“Why pretend that your country is not a nice place to live?” Tallis asks.

The obvious answer is to avoid responsibility. As of now, the unwillingness of some EU members to welcome refugees has been combined with outsourcing security duties for external borders to others. That combination shifts the burden of coping with migrants onto just a few countries — because they are external border states (Greece, Italy, Hungary, etc.) or desired destination states (Germany, Austria, Sweden, etc.).

The Czech Republic falls into neither of those categories, and although Poland and Slovakia have external borders, refugees have yet to flood either country. None of the three have thus far contributed in any significant way to dealing with the current migration issues.[1]

“We should do our part, but at the same time it is a tough sell politically,” said one top Czech government official, who asked that his name not be used as he was not authorized to comment publicly on policy deliberations. “There is also a growing realization this won’t go away anytime soon and that this will shape domestic politics in one way or another.”

Indeed it already is, and although voting publics the world over have a great capacity for ignoring the suffering of faraway peoples, the V4’s reticence to engage in migrant issues also abandons their supposed allies in the EU — in particular the very countries that V4 citizens and the goods from their industries wish to travel to regularly without border checks. Few reasonable observers believe this imbalance can continue if the free movement within the Schengen zone is to be maintained, and why should it?

“The Central and Eastern European members have never been keen on taking on the burdens … of EU membership,” Tallis says. “They have managed to get away with it until now.”

European Commission President Jean Claude Juncker largely agreed in his September State of the Union speech. “The free movement of people under Schengen is a unique symbol of European integration,” he said. “However, the other side of the coin is a better joint management of our external borders and more solidarity in coping with the refugee crisis.”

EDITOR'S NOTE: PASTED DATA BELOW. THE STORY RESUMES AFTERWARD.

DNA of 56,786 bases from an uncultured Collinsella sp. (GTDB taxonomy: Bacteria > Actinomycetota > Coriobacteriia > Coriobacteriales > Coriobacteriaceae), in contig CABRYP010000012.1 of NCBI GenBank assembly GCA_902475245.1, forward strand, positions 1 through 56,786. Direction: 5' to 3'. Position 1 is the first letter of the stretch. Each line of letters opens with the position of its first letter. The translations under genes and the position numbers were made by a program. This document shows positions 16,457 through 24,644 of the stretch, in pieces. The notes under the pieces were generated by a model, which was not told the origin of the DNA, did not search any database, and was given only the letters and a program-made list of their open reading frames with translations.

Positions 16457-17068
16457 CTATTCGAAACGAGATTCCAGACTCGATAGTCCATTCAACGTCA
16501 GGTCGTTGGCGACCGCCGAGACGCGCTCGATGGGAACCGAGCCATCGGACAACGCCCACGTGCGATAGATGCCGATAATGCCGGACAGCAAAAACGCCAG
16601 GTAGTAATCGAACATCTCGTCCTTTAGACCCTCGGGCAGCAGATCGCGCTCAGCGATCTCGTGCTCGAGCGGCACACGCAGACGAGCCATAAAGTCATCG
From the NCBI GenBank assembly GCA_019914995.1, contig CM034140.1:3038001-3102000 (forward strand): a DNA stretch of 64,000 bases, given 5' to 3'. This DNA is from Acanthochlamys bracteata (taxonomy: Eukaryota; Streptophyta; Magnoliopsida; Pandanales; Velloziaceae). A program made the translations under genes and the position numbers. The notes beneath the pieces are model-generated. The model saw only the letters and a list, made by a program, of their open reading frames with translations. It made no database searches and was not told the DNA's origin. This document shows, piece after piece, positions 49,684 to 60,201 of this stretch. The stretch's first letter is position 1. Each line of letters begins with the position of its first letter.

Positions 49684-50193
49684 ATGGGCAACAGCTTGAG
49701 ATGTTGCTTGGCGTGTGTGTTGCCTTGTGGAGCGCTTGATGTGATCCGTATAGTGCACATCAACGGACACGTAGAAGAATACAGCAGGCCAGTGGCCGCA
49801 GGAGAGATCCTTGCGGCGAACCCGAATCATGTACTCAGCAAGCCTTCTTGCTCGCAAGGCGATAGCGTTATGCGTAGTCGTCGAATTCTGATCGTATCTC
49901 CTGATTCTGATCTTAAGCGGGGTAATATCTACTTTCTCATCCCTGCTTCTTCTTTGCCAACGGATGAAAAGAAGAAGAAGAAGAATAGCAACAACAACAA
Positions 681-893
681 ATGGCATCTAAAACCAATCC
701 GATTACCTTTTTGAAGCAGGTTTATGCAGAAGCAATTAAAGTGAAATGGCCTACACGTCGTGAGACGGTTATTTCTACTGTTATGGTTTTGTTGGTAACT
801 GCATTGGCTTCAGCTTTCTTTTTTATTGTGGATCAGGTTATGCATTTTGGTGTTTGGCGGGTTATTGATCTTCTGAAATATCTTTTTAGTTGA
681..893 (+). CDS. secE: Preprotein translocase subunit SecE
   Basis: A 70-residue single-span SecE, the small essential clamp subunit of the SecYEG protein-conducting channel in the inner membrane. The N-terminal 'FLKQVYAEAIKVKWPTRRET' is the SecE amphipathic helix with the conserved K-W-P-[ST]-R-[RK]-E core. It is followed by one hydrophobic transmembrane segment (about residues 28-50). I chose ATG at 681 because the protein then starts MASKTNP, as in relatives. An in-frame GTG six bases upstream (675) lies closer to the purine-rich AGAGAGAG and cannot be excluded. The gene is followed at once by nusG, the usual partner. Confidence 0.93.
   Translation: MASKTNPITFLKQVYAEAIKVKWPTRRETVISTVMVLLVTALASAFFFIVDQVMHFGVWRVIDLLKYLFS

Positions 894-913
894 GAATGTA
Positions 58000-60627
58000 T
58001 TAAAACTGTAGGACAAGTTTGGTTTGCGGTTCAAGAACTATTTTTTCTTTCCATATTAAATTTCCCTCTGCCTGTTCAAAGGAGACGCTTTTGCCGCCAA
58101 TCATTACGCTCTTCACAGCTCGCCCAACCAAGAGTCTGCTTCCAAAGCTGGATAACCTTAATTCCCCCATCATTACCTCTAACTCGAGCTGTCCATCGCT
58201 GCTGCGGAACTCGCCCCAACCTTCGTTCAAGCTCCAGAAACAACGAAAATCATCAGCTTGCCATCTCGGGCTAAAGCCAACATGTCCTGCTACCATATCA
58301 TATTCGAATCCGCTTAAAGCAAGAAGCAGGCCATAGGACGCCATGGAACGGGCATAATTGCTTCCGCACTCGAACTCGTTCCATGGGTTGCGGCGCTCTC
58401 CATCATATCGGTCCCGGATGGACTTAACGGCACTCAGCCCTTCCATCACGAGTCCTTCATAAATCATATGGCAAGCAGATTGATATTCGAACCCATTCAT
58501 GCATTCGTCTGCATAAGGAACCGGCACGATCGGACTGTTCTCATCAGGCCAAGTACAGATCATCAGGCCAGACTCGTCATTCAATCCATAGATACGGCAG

V4 leaders have balked at increasing solidarity, but thus far vocally support increased security on the EU’s external borders. They tend to argue that sealing the outer border must come before aid to the hundreds of thousands of people already inside. As our anonymous Czech official put it: “A common position is that we have to help in the countries of origin and strengthen the Schengen borders.”[2]

This is presented as a dispute about chronology – that improved external borders come first and migrant aid second – but is really a reluctance to resettle migrants at all, and comes as V4 leaders cater to domestic xenophobia. In all four countries, the public has a negative view of immigrants generally and foreigners from outside the EU in particular.

The Czechs lead the way with 81% of people pessimistically perceiving immigration from outside the EU.

“People are genuinely scared,” the anonymous Czech official said.

But as is often the case, those fears have little basis in reality. Though just 0.3% of Poland’s population is foreign, Poles view immigration as the most urgent challenge facing Europe. They may be right, but for the wrong reasons as a full-quarter of Poles believe that foreigners account for at least 10 % of the population. This means they overestimate how many foreigners live in their country by 3.7 million people.